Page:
Wednesday, July 23, 2003, Chandigarh, India

National Capital Region--Delhi



Need to prevent man-made disasters

I endorse the views expressed in the editorial "Cloud burst in Kulu" (July 18). Every year during the rains, flash floods, triggered by cloud bursts, strike one part or the other in the hilly tracks of Himachal Pradesh and wash away bridges, roads and large chunks of fertile land. All communication links are snapped and power supply is disrupted. Such a disaster occurred at Pulia Nullah in Gadsa valley of Kulu district. A large number of labourers camping dangerously close to the river were washed away by the swollen river.

Cloud burst is a topography-related feature and most vulnerable areas are the steep, narrow vallies where great devastation occurs. Even in the towns of the hills such a natural phenomenon can bring great destruction because in the race for constructing houses even the natural drainage lines are covered and obstructed.

Moreover, multi-storeyed houses also pose a danger, particularly whenever a tremor occurs, may it be of slight intensity. Haphazard growth can be noticed in most towns of the state, particularly Solan and Shimla.

I appreciate the suggestion that man-made contributory factors need to be eliminated and a disaster management mechanism is necessary at district, state and national level.

Dr L.K. MANUJA, Nahan (HP)


Where have we gone wrong?

Botswana, a small country in South Africa is much better than India. Its population is 1.6 million, almost a tenth of Delhi and one-firth of India’s size. India attained Independence 55 years ago, but this has led us to no where. About 40 per cent of our population is below the poverty line, and two times meals a day is still a luxury for the underprivileged.

According to Transparency International’s Global Corruption Report-2003, Botswana is the most transparent country in the world. Our Freedom of Information Act is still struck. In our country, corruption is so rampant that we daily read in newspapers about scams, pay-offs, commissions etc. Our political masters are corrupt to the core.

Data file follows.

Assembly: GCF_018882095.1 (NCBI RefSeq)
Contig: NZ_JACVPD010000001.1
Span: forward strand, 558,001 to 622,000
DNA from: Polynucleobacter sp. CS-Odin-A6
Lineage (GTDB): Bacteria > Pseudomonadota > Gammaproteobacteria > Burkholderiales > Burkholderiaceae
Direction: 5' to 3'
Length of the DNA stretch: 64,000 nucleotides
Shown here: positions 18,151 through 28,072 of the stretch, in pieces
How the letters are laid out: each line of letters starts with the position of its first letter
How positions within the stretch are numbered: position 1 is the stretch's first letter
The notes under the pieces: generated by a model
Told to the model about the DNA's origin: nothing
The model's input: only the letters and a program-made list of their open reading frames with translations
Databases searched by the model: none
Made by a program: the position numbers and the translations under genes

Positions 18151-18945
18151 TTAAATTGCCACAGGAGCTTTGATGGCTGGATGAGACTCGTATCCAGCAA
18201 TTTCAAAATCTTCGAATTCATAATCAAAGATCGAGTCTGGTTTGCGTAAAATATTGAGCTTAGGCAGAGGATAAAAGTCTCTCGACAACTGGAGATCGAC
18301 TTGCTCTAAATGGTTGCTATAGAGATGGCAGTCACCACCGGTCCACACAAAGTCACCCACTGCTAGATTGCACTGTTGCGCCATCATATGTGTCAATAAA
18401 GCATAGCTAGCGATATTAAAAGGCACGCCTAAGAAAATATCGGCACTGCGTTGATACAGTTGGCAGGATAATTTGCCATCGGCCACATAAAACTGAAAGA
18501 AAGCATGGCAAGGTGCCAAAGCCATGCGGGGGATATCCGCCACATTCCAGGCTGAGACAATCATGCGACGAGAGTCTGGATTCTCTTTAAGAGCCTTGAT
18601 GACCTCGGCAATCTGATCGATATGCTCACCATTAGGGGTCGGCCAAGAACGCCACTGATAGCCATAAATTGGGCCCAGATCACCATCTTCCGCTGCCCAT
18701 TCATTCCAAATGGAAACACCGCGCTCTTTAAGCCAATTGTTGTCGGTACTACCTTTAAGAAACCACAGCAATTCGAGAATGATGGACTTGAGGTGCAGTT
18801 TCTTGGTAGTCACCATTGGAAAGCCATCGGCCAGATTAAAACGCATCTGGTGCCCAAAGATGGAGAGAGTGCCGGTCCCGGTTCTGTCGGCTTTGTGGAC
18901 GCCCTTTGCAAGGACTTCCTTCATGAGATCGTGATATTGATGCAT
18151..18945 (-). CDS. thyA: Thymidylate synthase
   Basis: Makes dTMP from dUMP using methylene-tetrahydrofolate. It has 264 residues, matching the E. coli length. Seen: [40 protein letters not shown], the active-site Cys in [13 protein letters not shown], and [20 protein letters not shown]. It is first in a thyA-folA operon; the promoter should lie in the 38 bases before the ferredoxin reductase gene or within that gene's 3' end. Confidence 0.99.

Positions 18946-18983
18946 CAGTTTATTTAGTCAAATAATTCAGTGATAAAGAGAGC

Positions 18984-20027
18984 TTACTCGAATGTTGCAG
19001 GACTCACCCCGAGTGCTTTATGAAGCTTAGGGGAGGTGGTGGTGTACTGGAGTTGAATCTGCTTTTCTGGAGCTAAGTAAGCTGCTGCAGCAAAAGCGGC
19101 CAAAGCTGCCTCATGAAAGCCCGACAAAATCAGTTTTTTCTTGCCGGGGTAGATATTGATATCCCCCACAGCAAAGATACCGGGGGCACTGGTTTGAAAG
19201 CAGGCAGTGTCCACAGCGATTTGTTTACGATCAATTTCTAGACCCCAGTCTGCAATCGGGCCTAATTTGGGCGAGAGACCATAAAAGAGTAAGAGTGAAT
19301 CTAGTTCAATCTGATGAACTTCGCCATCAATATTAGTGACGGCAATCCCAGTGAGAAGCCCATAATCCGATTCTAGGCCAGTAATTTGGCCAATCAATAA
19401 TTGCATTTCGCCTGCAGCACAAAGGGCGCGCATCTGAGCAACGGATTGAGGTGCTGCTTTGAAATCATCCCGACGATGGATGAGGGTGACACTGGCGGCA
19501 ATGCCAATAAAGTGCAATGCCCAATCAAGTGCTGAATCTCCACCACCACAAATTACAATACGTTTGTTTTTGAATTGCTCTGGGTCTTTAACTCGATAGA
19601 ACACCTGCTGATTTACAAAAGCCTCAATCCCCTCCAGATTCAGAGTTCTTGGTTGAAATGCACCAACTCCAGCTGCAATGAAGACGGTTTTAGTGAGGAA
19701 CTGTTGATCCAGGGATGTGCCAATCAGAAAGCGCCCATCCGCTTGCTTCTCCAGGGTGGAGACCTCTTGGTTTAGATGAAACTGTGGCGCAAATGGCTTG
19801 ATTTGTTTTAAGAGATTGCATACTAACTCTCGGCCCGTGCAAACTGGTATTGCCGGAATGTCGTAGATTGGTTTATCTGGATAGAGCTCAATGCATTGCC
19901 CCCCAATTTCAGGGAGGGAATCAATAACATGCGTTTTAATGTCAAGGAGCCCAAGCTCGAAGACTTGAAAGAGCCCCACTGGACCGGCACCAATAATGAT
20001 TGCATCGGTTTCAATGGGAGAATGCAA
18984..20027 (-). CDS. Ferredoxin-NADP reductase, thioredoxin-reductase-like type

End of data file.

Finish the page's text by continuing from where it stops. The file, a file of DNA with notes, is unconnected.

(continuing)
Botswana, tied up with giants like Japan and Norway, has an impressive economic growth. Its growth rate is 13 per cent GDP. The country spend $ 358 per capita on public health every year as against India’s $71. Social expenditure there is 30-40 per cent of all public expenditure which means education is free and compulsory, adult literacy rate has doubled whereas our social expenditure is just 15 per cent.

If a small country like Botswana, which got independence 20 years after us can achieve a lot, why we have failed?

Dr NARESH RAJ, Patiala

Harvesting rainwater

The article “Harvesting rain water” (July 17) made an interesting and informative reading. It is sad that once the rainy season has set in, the people forget about the water shortage and the same story regarding the ways to conserve water would be repeated during the next summer. Water harvesting is the need of the hour and for this, there should be big ponds which have disappeared in cities and villages.

During a visit to the small town of Theog, about 30 km from Shimla, very recently, I was astonished to find big cemented reservoirs at the top of hills for harvesting the rain water. The water so collected is used for daily needs and also for growing non-seasonal vegetables. The people of the region should take a lead from it and device ways to store rain water. Otherwise, it will either create havoc in the form of floods or goes finally to the sea.

V.K. SHARMA, Shimla

Formula on poverty